U.S. Secretary of State John Kerry arrived in Russia Tuesday to news that the Kremlin had confirmed a meeting with Russian President Vladimir Putin in the Black Sea resort town of Sochi.

The confirmation followed hours of limbo Monday during which the Kremlin refused to say whether Kerry and Putin would meet, despite U.S. officials' insistence that the talks would take place. A senior State Department official told the Associated Press tersely, "We usually don't go to Sochi to see Foreign Minister Lavrov."

Putin's spokesman welcomed Kerry's decision to travel to Russia. "We have repeatedly stated at various levels and the president has said that Russia never initiated the freeze in relations and we are always open for displays of political will for a broader dialogue," Dmitry Peskov told journalists in Sochi.

Kerry was to lay a wreath at a World War II memorial before meeting Putin and Russian Foreign Minister Sergey Lavrov on the brief visit, his first to Russia since May 2013 and the advent of the Ukraine crisis.

"This trip is part of our ongoing effort to maintain direct lines of communication with senior Russian officials and to ensure U.S. views are clearly conveyed," State Department spokeswoman Marie Harf said in a statement.

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Kerry plans to test Putin's willingness to push pro-Russia separatists in Ukraine to comply with an increasingly fragile ceasefire agreement, according to U.S. officials traveling with him.

Kerry will also seek to gauge the status of Russia's support for embattled Syrian President Bashar Assad, whose forces have been losing ground to rebels, and press Moscow to support a political transition that could end that war, the officials said.

In addition, Kerry will make the case to Putin that Russia should not proceed with its planned transfer of an advanced air defense system to Iran.

The Russian Foreign Ministry set a hostile tone for the visit by issuing a statement blaming Washington for the breakdown in relations between the two countries.

"The Obama administration chose the path of scaling back bilateral relations, proclaimed a course of isolating Russia on the international arena and demanded that those states that traditionally follow the lead of Washington support its confrontational steps," said the statement, which also claimed that Ukraine's crisis "was largely provoked by the United States itself."

White House spokesman Josh Earnest acknowledged the "complicated" relationship between the former foes, but insisted they could cooperate on "interests that benefit the citizens of both our countries."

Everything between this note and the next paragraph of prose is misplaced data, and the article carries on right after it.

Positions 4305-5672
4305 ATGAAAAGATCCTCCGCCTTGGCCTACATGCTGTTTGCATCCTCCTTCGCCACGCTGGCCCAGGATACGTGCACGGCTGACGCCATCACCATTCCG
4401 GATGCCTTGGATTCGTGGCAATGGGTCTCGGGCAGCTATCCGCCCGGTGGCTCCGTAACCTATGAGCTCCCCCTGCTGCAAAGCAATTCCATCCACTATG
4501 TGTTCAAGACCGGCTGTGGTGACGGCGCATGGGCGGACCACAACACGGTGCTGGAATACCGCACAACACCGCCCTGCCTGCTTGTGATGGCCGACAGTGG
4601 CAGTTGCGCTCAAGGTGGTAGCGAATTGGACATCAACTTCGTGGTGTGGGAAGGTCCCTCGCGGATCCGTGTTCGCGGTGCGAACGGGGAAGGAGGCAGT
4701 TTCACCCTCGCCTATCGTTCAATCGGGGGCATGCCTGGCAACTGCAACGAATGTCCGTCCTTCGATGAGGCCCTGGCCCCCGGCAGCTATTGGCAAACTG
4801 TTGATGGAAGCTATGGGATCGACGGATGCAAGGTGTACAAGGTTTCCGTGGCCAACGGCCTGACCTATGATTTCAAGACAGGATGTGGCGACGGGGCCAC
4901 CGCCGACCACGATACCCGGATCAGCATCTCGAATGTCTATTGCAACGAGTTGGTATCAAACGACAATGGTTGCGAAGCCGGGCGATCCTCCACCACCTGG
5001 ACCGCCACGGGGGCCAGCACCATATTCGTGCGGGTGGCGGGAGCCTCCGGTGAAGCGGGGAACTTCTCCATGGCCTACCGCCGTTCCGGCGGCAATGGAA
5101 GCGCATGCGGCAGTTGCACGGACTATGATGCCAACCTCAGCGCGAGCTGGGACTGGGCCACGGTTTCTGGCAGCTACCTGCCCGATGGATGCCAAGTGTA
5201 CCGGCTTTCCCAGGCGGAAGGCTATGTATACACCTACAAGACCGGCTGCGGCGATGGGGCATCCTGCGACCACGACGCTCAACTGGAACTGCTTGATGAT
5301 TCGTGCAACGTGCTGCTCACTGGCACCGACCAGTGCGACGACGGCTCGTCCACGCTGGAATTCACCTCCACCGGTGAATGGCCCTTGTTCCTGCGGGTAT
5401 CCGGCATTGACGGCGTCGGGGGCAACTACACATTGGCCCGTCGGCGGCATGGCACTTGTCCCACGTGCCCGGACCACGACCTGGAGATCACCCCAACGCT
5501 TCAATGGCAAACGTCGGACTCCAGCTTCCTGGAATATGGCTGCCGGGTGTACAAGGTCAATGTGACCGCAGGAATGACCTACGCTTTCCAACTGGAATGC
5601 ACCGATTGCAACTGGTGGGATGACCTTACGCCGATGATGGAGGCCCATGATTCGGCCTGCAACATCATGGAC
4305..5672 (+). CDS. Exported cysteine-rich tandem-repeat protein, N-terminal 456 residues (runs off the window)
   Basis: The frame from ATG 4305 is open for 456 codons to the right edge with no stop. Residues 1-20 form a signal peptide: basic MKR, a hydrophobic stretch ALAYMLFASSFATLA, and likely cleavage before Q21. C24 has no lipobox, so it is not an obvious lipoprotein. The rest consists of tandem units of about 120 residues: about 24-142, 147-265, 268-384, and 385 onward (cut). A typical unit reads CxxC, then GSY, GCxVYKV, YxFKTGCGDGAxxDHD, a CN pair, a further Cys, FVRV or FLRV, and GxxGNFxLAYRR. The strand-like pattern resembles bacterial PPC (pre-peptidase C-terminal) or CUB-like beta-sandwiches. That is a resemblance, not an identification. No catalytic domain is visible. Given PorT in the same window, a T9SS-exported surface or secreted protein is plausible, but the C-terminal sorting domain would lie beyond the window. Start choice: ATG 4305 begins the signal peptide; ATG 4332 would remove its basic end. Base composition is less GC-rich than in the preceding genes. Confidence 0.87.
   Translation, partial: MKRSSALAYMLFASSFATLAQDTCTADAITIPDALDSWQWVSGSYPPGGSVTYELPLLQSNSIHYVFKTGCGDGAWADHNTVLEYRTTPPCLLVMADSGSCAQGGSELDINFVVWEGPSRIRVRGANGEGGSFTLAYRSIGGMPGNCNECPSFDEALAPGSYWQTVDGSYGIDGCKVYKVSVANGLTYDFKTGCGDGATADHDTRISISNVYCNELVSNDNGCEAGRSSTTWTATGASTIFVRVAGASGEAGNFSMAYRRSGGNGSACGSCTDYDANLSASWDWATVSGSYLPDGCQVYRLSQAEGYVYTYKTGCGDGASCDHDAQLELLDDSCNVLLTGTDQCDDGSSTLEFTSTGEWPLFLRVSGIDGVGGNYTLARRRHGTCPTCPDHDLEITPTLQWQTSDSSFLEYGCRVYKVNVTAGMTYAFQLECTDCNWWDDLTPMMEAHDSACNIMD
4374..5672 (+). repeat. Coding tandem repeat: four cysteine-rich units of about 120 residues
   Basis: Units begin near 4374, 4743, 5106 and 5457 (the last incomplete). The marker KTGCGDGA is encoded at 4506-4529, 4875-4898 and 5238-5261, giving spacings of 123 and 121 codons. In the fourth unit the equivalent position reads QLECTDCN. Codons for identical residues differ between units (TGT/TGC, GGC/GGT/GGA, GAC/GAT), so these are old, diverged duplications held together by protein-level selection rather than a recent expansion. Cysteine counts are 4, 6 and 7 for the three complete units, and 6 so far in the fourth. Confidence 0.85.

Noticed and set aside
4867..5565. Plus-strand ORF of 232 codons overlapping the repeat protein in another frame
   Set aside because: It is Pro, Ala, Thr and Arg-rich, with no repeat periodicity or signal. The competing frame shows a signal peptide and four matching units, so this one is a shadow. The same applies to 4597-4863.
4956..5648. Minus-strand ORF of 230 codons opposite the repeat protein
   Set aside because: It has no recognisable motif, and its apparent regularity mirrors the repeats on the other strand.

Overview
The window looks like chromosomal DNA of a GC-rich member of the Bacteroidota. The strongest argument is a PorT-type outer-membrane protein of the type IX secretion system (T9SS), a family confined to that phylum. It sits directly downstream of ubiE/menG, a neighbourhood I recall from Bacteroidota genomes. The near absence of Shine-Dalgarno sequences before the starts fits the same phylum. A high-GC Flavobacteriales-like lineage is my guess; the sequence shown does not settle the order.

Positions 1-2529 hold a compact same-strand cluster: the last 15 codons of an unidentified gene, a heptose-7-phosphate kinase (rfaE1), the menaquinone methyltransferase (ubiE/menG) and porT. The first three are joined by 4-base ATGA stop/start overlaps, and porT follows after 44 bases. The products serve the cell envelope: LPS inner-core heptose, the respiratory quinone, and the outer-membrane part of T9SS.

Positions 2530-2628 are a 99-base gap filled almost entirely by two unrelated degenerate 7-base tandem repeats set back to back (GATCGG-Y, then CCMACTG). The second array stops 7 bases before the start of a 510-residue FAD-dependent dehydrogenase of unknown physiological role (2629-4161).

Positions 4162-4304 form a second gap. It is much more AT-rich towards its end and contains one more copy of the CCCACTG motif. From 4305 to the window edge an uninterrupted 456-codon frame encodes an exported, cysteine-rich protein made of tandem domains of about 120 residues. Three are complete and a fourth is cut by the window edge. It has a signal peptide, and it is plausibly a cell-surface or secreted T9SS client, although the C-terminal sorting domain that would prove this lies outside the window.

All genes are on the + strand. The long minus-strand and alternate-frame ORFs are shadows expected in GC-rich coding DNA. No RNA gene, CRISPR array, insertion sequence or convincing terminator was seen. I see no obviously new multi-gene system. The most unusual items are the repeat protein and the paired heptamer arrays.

Much hinges on violence decreasing in Ukraine, however.

The Western-backed government in Kiev continues to be embroiled in a sporadic conflict between government and separatist rebel forces in its eastern regions of Donetsk and Luhansk despite a cease-fire agreement sealed in mid-February. Russia was party to that deal; although the U.S. was not, one State Department official said it is important for Putin "to hear directly from the United States that we are firmly committed to (its) implementation."

Western nations say Russia supports the separatists with arms and manpower, and even directs some battlefield operations -- all claims Moscow denies. In return, the Russians bristle at Washington's provisions to Ukraine of military assistance in the form of hardware and training.

Diplomats in Moscow and Washington are at odds over a range of other issues.

Russia last month announced it would lift a five-year ban on delivery of an air defense missile system to Iran, drawing a hasty rebuke from the United States.

The White House said the missile system would give the Islamic republic's military a strong deterrent against any air attack. The Kremlin argues that the S-300 is a purely defensive system that will not jeopardize the security of Israel or any other countries in the Middle East.

On Syria, Russia has defied a chorus of international condemnation to remain allied with Assad.

Following his stop in Sochi, Kerry will travel to Antalya, Turkey, where he will attend a meeting of NATO foreign ministers Wednesday. Kerry will then return to Washington to attend meetings Thursday with Obama and top officials of the Persian Gulf Arab states, who are concerned about the possibility of a nuclear deal with Iran.

The Associated Press contributed to this report.